The company backed off its plans to throttle G1 users who exceeded 1 GB of data a month.
T-Mobile, Google, and HTC unveiled the first Android-powered handset Tuesday, and one of its main draws was the tight integration with online applications and services.
But tech blog Engadget spotted the fine print on T-Mobile's data plan, which showed that the carrier planned to throttle speeds for customers who used more than 1 GB of data.
After much criticism across the Web, the fourth-largest U.S. carrier removed the soft-cap wording from its monthly data plans Wednesday.
"We removed the 1 GB soft limit from our policy statement, and we are confident that T-Mobile G1 customers will enjoy the high speed of data access over our 3G network," T-Mobile said in a statement. "The specific terms for our new data plans are still being reviewed and once they are final we will be certain to share this broadly with current customers and potential new customers."
T-Mobile is finalizing terms for the monthly data plans, which will cost $25 and $35 depending on messaging options. The carrier hasn't dismissed the possibility of a soft cap, as the company's 3G network is still in the process of being rolled out.
"We have a responsibility to provide the best network experience for all of our customers so we reserve the right to temporarily reduce data throughput for a small fraction of our customers who have excessive or disproportionate usage that interferes with our network performance or our ability to provide quality service to all of our customers," the company said.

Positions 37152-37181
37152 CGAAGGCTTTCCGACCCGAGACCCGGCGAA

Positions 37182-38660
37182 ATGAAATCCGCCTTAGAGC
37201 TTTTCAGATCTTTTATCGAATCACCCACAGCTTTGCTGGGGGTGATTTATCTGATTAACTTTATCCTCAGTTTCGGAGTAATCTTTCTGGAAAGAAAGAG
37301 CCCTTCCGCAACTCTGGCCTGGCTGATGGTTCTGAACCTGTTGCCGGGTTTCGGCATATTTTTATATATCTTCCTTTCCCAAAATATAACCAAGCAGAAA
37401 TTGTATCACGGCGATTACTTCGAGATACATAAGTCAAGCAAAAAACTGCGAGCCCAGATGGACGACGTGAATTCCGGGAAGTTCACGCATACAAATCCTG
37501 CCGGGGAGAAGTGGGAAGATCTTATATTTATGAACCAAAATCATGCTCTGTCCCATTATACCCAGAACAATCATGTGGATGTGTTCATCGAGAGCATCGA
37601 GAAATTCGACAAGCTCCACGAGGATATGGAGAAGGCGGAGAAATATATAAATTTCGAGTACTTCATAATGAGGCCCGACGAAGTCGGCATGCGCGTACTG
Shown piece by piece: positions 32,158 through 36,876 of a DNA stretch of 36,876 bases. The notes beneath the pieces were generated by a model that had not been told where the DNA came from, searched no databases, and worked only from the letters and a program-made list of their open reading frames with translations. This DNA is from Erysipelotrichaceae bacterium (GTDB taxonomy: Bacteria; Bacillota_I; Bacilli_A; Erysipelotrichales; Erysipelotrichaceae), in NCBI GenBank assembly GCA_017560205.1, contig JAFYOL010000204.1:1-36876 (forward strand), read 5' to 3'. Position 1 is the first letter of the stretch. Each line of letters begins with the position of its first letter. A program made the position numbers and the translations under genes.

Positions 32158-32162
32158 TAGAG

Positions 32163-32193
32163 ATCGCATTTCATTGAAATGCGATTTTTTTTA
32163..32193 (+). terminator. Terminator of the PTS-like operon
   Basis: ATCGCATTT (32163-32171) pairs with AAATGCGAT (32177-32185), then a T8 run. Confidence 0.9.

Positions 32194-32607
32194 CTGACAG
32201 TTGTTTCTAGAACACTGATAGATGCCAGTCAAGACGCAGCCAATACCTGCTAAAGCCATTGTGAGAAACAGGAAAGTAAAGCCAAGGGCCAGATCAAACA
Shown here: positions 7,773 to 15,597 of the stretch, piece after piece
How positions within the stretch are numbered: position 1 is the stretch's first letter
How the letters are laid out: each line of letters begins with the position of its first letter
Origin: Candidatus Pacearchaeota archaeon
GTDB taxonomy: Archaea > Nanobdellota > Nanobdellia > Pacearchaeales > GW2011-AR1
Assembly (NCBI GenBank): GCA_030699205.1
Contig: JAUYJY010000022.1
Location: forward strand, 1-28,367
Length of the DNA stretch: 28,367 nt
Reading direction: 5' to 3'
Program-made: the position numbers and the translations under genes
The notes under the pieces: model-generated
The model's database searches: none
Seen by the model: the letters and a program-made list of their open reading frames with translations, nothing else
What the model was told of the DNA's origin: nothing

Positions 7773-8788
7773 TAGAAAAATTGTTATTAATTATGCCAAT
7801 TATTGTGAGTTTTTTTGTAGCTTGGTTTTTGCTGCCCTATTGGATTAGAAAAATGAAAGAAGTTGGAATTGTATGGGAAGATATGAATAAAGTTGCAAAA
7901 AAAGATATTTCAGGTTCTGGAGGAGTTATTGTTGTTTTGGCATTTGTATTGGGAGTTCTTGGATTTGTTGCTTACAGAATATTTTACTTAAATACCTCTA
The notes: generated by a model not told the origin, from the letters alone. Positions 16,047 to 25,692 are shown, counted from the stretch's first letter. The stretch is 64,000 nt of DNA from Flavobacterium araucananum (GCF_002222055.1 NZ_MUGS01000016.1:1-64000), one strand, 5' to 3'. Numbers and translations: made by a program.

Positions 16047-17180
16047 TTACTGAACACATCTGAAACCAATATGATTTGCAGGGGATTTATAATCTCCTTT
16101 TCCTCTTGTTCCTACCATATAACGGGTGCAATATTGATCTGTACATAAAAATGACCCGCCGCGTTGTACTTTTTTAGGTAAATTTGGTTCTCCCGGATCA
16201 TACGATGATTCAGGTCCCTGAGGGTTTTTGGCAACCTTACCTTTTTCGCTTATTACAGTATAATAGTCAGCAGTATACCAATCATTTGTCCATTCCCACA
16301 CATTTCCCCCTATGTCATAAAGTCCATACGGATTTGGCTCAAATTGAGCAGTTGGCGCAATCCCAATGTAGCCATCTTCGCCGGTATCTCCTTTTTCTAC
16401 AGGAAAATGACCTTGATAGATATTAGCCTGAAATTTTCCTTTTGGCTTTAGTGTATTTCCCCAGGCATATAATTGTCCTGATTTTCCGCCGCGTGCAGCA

AT&T, Sprint, and Verizon Wireless also have soft caps on their 3G data plans, but these generally start at 5 GB a month. Customers who exceed these limits are normally charged extra fees, and it's likely that T-Mobile could mirror that policy.
InformationWeek Elite 100Our data shows these innovators using digital technology in two key areas: providing better products and cutting costs. Almost half of them expect to introduce a new IT-led product this year, and 46% are using technology to make business processes more efficient.
The UC Infrastructure TrapWorries about subpar networks tanking unified communications programs could be valid: Thirty-one percent of respondents have rolled capabilities out to less than 10% of users vs. 21% delivering UC to 76% or more. Is low uptake a result of strained infrastructures delivering poor performance?